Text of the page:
Mark Lebedew posed a question via Facebook with respect to expected performance relative to actual performance. Here’s how he presented it.

Thought experiment about reception.
Player A and Player B have equal quality reception (by expected SO%)
Player A has actual SO% after his reception 7% higher than Player B.
Can someone propose an explanation?

Expected SO%

Let me start by explaining Expected Sideout %. This is a serve receive passing metric often seen at the top end of the sport. It looks to address the problem with the standard 3-2-1-0 rating system I talked about in a previous post that brings up Expected SO%, after a fashion. Namely, averaging the ratings of a bunch of passes presents a skewed sense of performance. For example, is a 3-pass actually 50% better than a 2-pass? Is a 2-pass twice as good as a 1-pass? It might be 5x as good!

For Expected SO% you work out the sideout rate for each pass quality. You do this by looking at all the passes of a given rating (e.g. all 3s) and seeing the percentage of time the team gets a sideout. This is done across a very large sample. In Mark’s case, he’s using league-wide figures. You might end up with something like this:

3 = 75%
2 = 60%
1 = 25%

I just made those figures up, so don’t rely on them. You need to use data appropriate to your level of play.

Then, once you have those percentages worked out, you sub them into your average for your pass rating values. Lets say we have the following passes for a receiver: 3,1,2,3,2. Normally, we’d average that out and come up with 2.2. For Expected SO% we would replace those ratings with their average sideout rates above, so 75%, 25%, 60%, 75%, and 60% respectively. Then, we average those out and come up with 59%.

If you really want to take an in-depth look into all of this, Chad Gordon at VolleyDork has a deep dive.

Back to Mark’s question

Now that we have the basics out of the way, let’s turn back to Mark’s scenario. To clarify, Players A and B are on the same team. Imagine them being the two OHs for that squad. Thus, they have the same setter and the same other players around them (keeping in mind that Mark’s point of reference is teams operating under FIVB substitution rules).

So what Mark is presenting is a situation where two players have the same Expected SO%. You may find it easier to think of them having the same average pass rating (e.g. both are 2.2), though that may not actually be the case. Regardless, the point is that based on the two players having the same Expected SO% we’d expect the team to side-out at the same rate (actual SO%) when they each pass. In Mark’s scenario, however, the team actually sides-out better when Player A passes than when Player B does so. His question is why that would be.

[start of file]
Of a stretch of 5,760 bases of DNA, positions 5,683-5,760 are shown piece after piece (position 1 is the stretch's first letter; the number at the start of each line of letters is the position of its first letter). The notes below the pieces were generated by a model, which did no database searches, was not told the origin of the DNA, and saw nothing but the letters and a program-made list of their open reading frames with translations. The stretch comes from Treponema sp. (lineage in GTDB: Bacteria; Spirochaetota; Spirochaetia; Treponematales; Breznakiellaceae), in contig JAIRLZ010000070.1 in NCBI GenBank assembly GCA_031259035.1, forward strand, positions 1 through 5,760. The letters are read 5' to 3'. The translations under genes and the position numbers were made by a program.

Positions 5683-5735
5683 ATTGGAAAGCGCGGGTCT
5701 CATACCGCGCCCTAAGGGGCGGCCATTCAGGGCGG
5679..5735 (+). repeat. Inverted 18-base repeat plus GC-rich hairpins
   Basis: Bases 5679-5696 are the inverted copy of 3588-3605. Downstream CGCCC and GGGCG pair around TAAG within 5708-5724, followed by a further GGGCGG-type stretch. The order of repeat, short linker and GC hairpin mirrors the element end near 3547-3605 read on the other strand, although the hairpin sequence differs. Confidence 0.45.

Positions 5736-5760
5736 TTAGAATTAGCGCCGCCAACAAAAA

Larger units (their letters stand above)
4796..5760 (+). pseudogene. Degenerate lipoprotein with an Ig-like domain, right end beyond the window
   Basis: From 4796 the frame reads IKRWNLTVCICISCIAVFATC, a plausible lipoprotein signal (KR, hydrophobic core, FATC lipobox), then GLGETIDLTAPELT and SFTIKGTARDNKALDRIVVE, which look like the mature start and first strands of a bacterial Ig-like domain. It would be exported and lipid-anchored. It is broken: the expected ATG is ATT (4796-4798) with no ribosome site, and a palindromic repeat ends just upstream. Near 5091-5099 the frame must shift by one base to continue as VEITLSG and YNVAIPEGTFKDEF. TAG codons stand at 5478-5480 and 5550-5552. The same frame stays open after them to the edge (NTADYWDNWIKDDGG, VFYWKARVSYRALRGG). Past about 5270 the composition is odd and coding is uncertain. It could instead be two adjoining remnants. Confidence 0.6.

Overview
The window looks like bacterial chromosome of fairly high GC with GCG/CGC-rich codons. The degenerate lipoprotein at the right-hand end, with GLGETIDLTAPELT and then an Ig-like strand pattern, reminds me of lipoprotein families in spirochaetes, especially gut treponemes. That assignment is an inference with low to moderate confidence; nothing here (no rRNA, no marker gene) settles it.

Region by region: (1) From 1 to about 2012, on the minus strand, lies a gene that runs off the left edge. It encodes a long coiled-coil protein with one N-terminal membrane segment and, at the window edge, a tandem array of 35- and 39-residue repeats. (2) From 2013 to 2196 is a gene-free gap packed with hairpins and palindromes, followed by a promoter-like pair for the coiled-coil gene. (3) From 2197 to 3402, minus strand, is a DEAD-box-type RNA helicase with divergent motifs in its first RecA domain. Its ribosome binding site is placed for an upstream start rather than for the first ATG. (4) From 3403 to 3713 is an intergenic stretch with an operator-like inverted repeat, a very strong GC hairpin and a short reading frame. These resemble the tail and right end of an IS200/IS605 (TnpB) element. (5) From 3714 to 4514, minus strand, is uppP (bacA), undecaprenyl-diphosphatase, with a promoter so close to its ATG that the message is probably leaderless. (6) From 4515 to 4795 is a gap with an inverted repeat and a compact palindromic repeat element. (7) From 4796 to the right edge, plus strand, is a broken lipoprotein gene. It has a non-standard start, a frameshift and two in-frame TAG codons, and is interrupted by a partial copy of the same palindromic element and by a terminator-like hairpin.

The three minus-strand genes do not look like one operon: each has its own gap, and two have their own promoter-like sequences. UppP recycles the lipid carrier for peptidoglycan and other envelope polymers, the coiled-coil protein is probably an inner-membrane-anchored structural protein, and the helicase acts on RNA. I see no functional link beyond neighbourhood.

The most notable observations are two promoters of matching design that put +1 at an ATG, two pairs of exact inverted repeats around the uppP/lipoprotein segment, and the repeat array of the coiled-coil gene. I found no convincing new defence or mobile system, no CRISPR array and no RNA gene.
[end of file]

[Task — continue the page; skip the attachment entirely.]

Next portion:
The simple answer

It’s important to remember that the figures used to derive Expected SO% are from a large sample. They are the average of all kinds of different situations. We know, however, that there’s variability – even when you’re talking about one team. All you need to do is look at the stats by rotation.

Mark once posted some figures for different leagues. Since those are league-wide aggregates, they tend of smooth things out, but you can still see that there are different rates. No team has the same SO% across all rotations. That means unless our two passers have exactly the same distribution of passes across the rotations – which is highly unlikely – then one of them has the advantage of passing more often in the better rotation(s) and/or less often in the worse one(s).

Thus, we must expect our two players to have different actual team SO% when they pass.

What do we do with that?

There might be a tendency to wonder why bother with Expected SO% if the actual SO% is different – or, as in the case here, two players with the same Expected SO% exhibit different actual SO%. Keep in mind, though, that Expected SO% takes out the variable of what happens after the pass. As such, it is a good metric for evaluating serve receive. We can use it very similarly to using the old ratings (e.g. 2.2), with the advantages we’ve already discussed.

If we have reason to want to do a comparison based on actual SO% we’d want to control for known sources of variation – like rotation. This is something I talked about a bit in this post.

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John Forman
John Forman

John is currently the Talent Strategy Manager (oversees the national teams) and Indoor Performance Director for Volleyball England, as well as Global Director for Volleyball for Nation Academy. His volleyball coaching experience includes all three NCAA divisions, plus Junior College, in the US; university and club teams in the UK; professional coaching in Sweden; and both coaching and club management at the Juniors level. He's also been a visiting coach at national team, professional club, and juniors programs in several countries. Learn more on his bio page.

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